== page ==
Bookkeeping is one of the first steps in the accounting process. This involves recording all financial transactions in the primary books of accounts and subsequent posting to the secondary accounts. The first of these secondary accounts is the ledger. A ledger is the accounting book that comprises of all accounts to which the journal entries are posted. Balanced ledger accounts are compiled into a trial balance from which the entity’s profit and loss and balance sheet are prepared. Preparation of and posting to ledger accounts is thus an important step in the preparation of financial statements.
This article looks at meaning of and differences between two types of ledgers – general ledger and subsidiary ledger.
Definitions and meanings
The general ledger is the ledger account that aggregates the balances of all the related subsidiary ledger accounts. It is akin to a master account.
Journal entries are first posed to subsidiary ledger accounts. From here, the balances of the related subsidiary ledgers are totaled and transferred to the general ledger account.
All general ledger accounts fall into one of the following 5 categories:
- Assets – accounts receivable, bank, fixed assets etc.
- Liabilities – accounts payable, loan etc.
- Equity accounts – share capital, premium account, reserves etc.
- Income accounts – sales, service income, interest income etc.
- Expense accounts – purchases, marketing expenses, distribution expenses etc.
A trading company, M/s XYZ sells its products to several different customers, such as Customer A, Customer B, Customer C and so on. When M/s XYZ records its sales transactions, it would do so by debiting the customer account and crediting sales account. At the end of the accounting period, the balances in all the customer accounts are aggregated and transferred into the ‘Accounts receivable’ account.
The ‘accounts receivable’ is the general ledger account that is a sum total of the balances of all the individual customer accounts.
After all general ledger accounts are prepared and balanced, a trial balance is drawn up.
Subsidiary ledger is essentially a sub-set of the general ledger. It is the ledger account to which journal entries are first posted. Subsidiary ledgers are created for those account categories in which there are high volume of transactions. In such cases, individual subsidiary ledger accounts are created within a broader general ledger account.
Once all journal entries are posted to the subsidiary ledger accounts, the related accounts are consolidated and their cumulative balances transferred to the relevant general ledger account.
In the above example, the individual customer accounts, Customer A, Customer B, customer C and so on are the subsidiary ledger accounts. Each customer account will contain all the important financial data related to the transactions between it and the company. For example, the subsidiary ledger will record all sales to the customers, any sales returns, advances received, remittances received against invoices etc.
Difference between general ledger and subsidiary ledger
The eight key points of difference between general ledger and subsidiary ledger are detailed below:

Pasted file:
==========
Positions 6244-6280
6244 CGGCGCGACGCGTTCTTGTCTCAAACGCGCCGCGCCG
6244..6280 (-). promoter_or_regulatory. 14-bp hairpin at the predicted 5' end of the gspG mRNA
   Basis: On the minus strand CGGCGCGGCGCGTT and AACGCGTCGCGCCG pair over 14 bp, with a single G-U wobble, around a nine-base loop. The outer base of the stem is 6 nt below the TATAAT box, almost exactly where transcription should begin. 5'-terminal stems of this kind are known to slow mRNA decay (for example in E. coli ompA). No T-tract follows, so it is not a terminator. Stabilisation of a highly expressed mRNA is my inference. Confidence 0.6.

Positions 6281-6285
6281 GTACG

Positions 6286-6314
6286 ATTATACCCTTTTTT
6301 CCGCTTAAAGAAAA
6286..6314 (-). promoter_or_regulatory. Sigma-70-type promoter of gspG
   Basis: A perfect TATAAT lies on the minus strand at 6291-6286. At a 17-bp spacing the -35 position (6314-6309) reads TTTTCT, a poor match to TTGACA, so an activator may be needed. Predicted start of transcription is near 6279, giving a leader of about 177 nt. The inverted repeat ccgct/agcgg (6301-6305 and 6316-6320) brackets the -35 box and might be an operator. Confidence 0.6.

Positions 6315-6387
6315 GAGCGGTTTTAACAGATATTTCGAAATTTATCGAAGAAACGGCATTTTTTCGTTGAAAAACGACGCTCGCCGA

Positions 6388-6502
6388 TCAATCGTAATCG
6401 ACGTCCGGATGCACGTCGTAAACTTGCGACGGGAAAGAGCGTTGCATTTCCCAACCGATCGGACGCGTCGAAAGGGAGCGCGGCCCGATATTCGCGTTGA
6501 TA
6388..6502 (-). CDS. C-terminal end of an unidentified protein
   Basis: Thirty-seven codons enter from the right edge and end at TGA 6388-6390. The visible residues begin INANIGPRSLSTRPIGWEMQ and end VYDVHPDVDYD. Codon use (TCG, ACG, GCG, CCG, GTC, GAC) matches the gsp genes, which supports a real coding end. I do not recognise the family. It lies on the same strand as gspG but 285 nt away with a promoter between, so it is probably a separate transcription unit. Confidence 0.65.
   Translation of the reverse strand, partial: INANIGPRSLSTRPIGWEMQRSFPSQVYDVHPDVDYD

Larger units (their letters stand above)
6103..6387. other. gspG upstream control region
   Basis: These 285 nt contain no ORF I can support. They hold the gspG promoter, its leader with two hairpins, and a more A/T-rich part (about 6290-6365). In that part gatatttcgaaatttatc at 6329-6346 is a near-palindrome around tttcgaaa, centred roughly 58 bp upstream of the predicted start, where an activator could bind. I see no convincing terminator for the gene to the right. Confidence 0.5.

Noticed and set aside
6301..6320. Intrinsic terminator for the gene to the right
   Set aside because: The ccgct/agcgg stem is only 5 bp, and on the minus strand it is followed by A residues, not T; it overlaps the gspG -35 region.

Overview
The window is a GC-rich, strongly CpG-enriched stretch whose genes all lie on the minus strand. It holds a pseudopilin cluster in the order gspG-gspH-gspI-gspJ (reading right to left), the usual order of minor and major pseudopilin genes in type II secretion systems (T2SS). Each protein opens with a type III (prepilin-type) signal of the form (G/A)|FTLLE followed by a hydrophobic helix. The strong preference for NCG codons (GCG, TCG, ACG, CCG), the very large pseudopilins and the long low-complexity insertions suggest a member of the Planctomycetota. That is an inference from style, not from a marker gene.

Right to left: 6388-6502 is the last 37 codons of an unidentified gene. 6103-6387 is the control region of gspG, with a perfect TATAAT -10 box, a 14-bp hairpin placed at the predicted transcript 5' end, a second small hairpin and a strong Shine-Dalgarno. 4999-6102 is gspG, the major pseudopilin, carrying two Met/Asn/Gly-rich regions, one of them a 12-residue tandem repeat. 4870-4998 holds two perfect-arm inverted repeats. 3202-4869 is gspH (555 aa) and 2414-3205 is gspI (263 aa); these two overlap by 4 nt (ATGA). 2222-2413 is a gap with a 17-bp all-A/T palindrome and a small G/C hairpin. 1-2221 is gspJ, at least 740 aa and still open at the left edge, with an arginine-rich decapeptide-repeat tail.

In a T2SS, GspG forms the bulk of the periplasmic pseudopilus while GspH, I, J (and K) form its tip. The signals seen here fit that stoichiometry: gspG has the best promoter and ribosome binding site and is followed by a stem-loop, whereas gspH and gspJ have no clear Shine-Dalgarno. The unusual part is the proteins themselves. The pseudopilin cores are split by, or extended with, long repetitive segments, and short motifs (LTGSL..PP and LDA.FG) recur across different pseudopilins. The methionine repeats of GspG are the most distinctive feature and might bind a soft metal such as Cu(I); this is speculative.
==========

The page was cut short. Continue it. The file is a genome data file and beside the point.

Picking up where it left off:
- General ledger is the master ledger account which consolidates all subsidiary ledger accounts and which is posted to the trial balance.
- Subsidiary ledger is a categorization of general ledger to which journal entries are first posted.
2. Number of accounts
- General ledgers are created for all those accounts which are ultimately reflected in the trial balance. As they are master accounts, they are limited in number.
- Subsidiary ledger accounts are created for all account types within the broader general ledgers. Hence, they are much higher in number than general ledgers. For example, accounts payable is a general ledger within which there may be multiple individual creditor subsidiary ledgers.
3. Quantum of entries
- The quantum of entries posted to the general ledger are limited as essentially the balances of subsidiary ledger are posted here.
- The number of entries posted to the subsidiary ledger are far more as almost every journal entry passed is posted to one or another subsidiary ledger.
4. Order of posting
- Balances to general ledgers are posted after entries are posted to subsidiary ledgers and they are totaled and balanced.
- Amounts are posted to subsidiary ledgers after the passing of journal entries. Hence, entries are posted to subsidiary ledgers first.
5. Transfer of balances
- The balances of general ledger are posted to the trial balance which ultimately form the basis for preparation of financial statements.
- The balances of subsidiary ledgers are posted to the related general ledger.
6. Part of trial balance
- General ledger accounts flow to the trial balance and hence form part of the trial balance.
- Subsidiary ledgers accounts are closed and assimilated into general ledger accounts. Hence, they do not form part of the trial balance.
- The purpose of preparing the general ledger is to compile all account balances and prepare the trial balance.
- The purpose of preparing subsidiary ledger is to hold detailed and accurate data of financial transactions posted to the journal.
- Examples of general ledger accounts include accounts payable, accounts receivable, fixed assets, bank accounts.
- Examples of subsidiary ledger accounts include individual creditor accounts, individual debtor accounts, individual bank accounts.
Conclusion – general ledger vs subsidiary ledger:
Both general ledgers and subsidiary ledgers are an important part of an entity’s accounting system. The subsidiary ledger accounts act as an intermediary between the journal and the general ledger accounts whereas the general ledger is the pathway to the trial balance. Each debit and credit of every journal entry is posted either to a general ledger or a subsidiary ledger or a combination of both.